Final-salary company pension schemes are still closing at a rapid rate, says a survey from the actuarial firm Watson Wyatt. It showed that almost a third of final-salary schemes had closed in the past 12 months.
The closure rate has slowed, however, from 56 per cent this time last year. More than half the final-salary pension schemes surveyed by Watson Wyatt have done a major review in the past 12 months.
But there are signs that more employers are choosing other options for their staff pension arrangements than closure. The survey found that less than one in four of those reviewing their plans decided to switch to defined-contribution schemes, where pensions are dependent on the performance of the stock market.
"There is a widely-held perception that most companies are closing their final-salary schemes and are switching to pure defined-contribution arrangements," said Colin Singer, a partner at Watson Wyatt. "While there are plenty of employers that are doing this, many others are looking for other ways of reducing the costs and risk of running a pension scheme."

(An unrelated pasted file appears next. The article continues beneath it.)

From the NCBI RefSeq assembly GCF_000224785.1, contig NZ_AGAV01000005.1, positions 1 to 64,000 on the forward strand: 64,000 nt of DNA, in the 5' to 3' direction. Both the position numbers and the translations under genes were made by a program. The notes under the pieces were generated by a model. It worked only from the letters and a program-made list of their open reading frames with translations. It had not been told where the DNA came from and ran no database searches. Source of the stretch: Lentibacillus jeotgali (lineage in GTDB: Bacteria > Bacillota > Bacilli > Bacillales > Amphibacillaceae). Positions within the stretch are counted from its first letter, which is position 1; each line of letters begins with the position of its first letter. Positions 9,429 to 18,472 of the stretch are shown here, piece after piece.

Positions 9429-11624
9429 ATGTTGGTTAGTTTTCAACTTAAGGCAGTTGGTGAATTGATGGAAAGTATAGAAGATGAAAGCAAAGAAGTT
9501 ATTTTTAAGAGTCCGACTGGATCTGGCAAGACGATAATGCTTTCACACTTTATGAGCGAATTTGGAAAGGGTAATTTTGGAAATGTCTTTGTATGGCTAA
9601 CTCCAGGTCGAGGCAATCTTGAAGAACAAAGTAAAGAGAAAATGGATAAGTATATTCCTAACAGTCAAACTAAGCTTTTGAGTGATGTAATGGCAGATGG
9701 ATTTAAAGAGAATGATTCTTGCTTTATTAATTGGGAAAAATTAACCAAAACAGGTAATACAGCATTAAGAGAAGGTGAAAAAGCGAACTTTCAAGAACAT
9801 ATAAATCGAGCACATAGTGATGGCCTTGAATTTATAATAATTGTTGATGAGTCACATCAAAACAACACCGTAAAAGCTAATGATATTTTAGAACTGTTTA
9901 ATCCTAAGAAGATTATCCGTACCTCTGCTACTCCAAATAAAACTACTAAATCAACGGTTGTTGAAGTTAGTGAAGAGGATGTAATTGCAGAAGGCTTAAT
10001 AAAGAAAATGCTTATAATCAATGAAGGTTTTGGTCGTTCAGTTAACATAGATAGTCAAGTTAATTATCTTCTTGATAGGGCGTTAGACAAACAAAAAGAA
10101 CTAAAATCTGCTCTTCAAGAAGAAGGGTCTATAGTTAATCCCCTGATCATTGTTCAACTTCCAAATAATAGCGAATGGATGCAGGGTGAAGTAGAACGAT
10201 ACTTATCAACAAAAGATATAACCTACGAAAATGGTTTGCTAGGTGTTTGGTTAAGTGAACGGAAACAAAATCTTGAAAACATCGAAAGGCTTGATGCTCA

Almost 60 per cent of final-salary schemes were reviewed in the past year, compared with 55 per cent in the five preceding years. Of these, 55 per cent made no significant changes to their scheme, while 32 per cent closed the scheme to new members.
One in 10 companies chose to continue providing a final-salary scheme but with a reduced level of benefits. RAC, for example, asked staff to raise contributions or accept lower benefits. Only 2 per cent closed their scheme entirely, and 1 per cent offered members the choice of final-salary or another arrangement. Of the companies that abandoned final-salary schemes in the past year, the number switching to defined contribution has fallen from 97 per cent to 73 per cent.Reuse content